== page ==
Violations in the area of protecting personal data are administrative liabilities. Fines for such violations are not too high: 5,000-10,000 rubles for the company and 500-1,000 rubles for the company’s chief executive. However, every instance of the violation may receive a separate fine. Therefore, 10,000 rubles may easily grow into 50,000-100,000 rubles even in the process of one inspection.
The agency responsible for regulating this is The Federal Service for Supervision in the Sphere of Communications, Information Technology, and Mass Communications (also known as Roscomnadzor). However, this agency is not entitled to administer or collect fines. All documentation for the discovered violations is passed by Roskomnadzor to The Office of the Public Prosecutor. The Public Prosecutor is authorized to make decisions regarding filing charges for administrative violations. The final decision on charging fines belongs to the courts.
Since November 2007, Roscomnadzor has conducted 3307 inspections.
In 2011, 1743 inspections were conducted, - in other words, more than half of the total number of inspections accumulated in the past 4 years! The number of planned and off-schedule (based on complaints) inspections are 954 and 789, accordingly. The number of complaints received from private persons and organizations is constantly growing – from 465 in 2009 to 3,240 in 2011 (by Dec 26, 2011).
Fines are also growing and, to date, exceed 12.5 billion rubles. This being sad, the average fine is 3,000-5,000 rubles.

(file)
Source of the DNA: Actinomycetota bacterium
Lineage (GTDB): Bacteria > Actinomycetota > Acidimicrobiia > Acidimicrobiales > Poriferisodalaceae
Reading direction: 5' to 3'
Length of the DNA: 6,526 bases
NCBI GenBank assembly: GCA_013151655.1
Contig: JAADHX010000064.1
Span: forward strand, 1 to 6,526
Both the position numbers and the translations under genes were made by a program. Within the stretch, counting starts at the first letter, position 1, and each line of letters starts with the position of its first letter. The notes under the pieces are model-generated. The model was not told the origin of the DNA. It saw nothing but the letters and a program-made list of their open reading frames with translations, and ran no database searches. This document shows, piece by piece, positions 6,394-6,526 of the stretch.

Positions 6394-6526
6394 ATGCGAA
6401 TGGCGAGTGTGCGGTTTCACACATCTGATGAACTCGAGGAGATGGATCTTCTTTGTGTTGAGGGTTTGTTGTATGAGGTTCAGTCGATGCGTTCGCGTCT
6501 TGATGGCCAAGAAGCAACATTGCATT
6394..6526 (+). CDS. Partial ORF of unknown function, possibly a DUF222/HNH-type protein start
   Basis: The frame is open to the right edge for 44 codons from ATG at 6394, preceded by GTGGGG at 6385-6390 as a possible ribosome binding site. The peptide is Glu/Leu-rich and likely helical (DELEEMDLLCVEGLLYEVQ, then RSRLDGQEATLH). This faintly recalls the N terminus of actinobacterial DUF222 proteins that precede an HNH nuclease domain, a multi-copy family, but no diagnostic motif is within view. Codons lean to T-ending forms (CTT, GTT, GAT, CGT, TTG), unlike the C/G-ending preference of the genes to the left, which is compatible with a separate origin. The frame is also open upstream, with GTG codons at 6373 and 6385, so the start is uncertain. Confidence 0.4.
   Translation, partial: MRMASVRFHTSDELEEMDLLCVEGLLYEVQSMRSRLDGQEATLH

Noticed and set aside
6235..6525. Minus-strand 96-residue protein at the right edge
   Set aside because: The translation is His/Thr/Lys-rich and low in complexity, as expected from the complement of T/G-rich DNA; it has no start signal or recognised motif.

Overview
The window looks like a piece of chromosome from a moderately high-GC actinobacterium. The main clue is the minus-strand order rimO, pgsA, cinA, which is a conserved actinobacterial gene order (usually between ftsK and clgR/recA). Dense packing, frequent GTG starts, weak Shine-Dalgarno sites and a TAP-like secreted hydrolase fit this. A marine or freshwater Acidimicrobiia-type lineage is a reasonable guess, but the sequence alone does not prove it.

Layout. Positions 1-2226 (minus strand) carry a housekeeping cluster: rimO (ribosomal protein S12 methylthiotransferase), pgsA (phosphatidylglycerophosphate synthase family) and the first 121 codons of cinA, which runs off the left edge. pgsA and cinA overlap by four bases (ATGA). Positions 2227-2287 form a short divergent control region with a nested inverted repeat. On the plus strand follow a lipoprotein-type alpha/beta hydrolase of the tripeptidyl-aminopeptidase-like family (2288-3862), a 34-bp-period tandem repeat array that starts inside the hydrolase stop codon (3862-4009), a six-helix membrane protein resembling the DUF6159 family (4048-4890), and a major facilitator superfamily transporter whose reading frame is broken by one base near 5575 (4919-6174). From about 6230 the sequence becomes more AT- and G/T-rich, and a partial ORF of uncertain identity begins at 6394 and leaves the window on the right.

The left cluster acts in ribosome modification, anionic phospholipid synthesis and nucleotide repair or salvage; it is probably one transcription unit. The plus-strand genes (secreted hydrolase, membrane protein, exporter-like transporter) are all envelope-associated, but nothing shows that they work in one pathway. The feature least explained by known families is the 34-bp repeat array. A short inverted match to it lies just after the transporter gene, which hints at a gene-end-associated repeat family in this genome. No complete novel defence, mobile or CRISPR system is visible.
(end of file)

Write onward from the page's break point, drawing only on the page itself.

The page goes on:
It is worth noting that, according to the law, the regulations apply not only to companies and organizations working with client databases. The requirements must be met by all companies with at least one person on staff. This is due to the fact that legislators included in the list of personal data all information received by company from employees accepted for employment. Therefore, this data must be protected in full accordance with the law.
In an inspection, the first thing inspectors will want to see is an administrative order by a chief executive of the company assigning a person to be in charge of personal data and its protection. Another document must confirm a list of personal data used in the course of company activity.
The next stage is to draft and approve a list of persons admitted to work with personal data.
Another document that must be prepared and approved is an Instruction for work with personal data. The Instruction must include all specific requirements for collecting, storing, combining, transferring and any other use of personal data, as well as guarantees for its protection. All employees allowed to work with personal data must be familiar with the Instruction and confirm their acknowledgement of it by signature.
There is another very important aspect: the company must notify the Roscomnadzor about using personal data in its activities. This is a controversial issue.
At first sight, the law excludes companies working only with the personal data of their employees from this requirement. However, in practice, the Roscomnadzor often demands this notification regardless, taking advantage of the law’s inconsistencies. According to Article 22 of the Law on Personal Data (Personal Information Protection Act) which creates the exclusion, transferring this data to a bank for purposes of transferring salaries to bank accounts, or transferring information to state agencies when submitting information about employees, becomes an exception to the exception. Therefore, in order to avoid unnecessary arguments and fines, we suggest filing the notification.
Copyright © 2005- Enquiry Service of Legal Entities LLC.
All rights reserved.